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Saturday, 26 March 2011


Blasted Trunk K Howell Pastel on Paper 21 cm x 14 cm
There is nothing in the intellect, Aristotle says, that is not first in the senses.

Francis Bacon (the painter, not the philosopher and innovative chiller of chicken) claims that An illustrational form tells you through the intelligence immediately what the form is about, whereas a non-illustrational form works first upon sensation and then slowly leaks back into fact.
Bacon's work often juxtaposes visceral, bestial forms within a rigid architecture, a two-dimensional cage. Primal and urban at the same time. His images affect us as a sensory onslaught, and resonate as we recognise what we are seeing. That's skill.

With this study, I was clearly going for Organic Bacon, in flavour anyway. Strange behaviour for a vegetarian, but I can see more clearly where these studies are going as a Body. When they are developed. But as the analytical part of my brain is otherwise occupied, I have to work at Sensation level for now.

Sunday, 20 March 2011


Human Heart image from the SPL
The landscape of the forest is strangely familiar. It is hardwired into our psyche. We are surrounded by the patterns and shapes that we are made of ourselves. In the bare winter, the trees are stripped back to essential forms. I like to think of the forest as a mirror for our raw selves, physically and psychologically.

Kept K Howell Pastel on Paper 21 cm x 13 cm

In mythic terms, the forest is an externalisation of the unconscious realm, a landscape of hunts, quests, perilous flights and where the Wild Things reign supreme.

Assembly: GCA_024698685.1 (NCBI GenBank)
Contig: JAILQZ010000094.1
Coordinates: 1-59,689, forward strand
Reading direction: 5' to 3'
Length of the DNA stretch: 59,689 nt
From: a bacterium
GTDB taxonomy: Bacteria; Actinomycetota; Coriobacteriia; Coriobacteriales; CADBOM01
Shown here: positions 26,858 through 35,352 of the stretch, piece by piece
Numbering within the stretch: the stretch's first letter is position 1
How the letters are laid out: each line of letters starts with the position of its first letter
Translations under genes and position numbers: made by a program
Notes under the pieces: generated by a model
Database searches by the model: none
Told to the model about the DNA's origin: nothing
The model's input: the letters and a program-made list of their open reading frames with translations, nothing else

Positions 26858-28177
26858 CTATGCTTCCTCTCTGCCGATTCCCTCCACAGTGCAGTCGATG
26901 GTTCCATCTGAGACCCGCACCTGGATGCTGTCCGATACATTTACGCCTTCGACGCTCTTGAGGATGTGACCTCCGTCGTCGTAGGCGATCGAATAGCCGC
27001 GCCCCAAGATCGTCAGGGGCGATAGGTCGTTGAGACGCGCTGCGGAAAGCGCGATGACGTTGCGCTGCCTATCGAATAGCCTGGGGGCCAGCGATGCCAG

The forest is replete with Help and Harm.
This angular piece of work is a hawthorn tree. Traditionally, the berries were used to treat heart problems ranging from irregular heartbeat, high blood pressure, chest pain, hardening of the arteries, and heart failure.

On the other hand, a vampire can be well and truly finished by a hawthorn stake through the heart...

Monday, 14 March 2011

Life and Limb

There is something primal about the Black Line. It's strong, decisive and dark. Unapologetic. Every once in a while, it creeps in and dominates a painting.

In this instance, it's suitable for a truncated tree, maimed and full of edges.

The Latin limbus means edge, boundary, border. Well, no wonder the Black Line took over. It's all about Definition.

It's interesting how we separate 'life' from 'limb'. Life, with the vital organs, is contained in the trunk. Limbs are peripheral extensions. You'd think I'd been to see 127 Hours...

Sunday, 6 March 2011


So Inclined...  K Howell Pastel on Paper 14 cm x 21 cm
       Perch yourself on a steep incline, after a recent rainfall. Have a folding camp stool, the kind with three legs. Then see if you can defy gravity long enough to capture something of the dark day, the luminous grasses. While sliding down said hillside.
       One definition of slide is to move smoothly, quickly, or unobtrusively. Ha. Give up on the useless stool. Sit in the wet grass. Get messy and take control.
       A sound decision, as it happens. So this is my philosophy for the rest of the month, in which I hope to finish the bulk my rewrite. Apply the knowledge gained on a slippery incline and recognise when to let go of the furniture. It'll take you down, every time. When in doubt, get messy.
       I generally value the experience of painting more than the resulting product, because the process is so involving. But this study shall be my talisman for the coming weeks. A gentle reminder...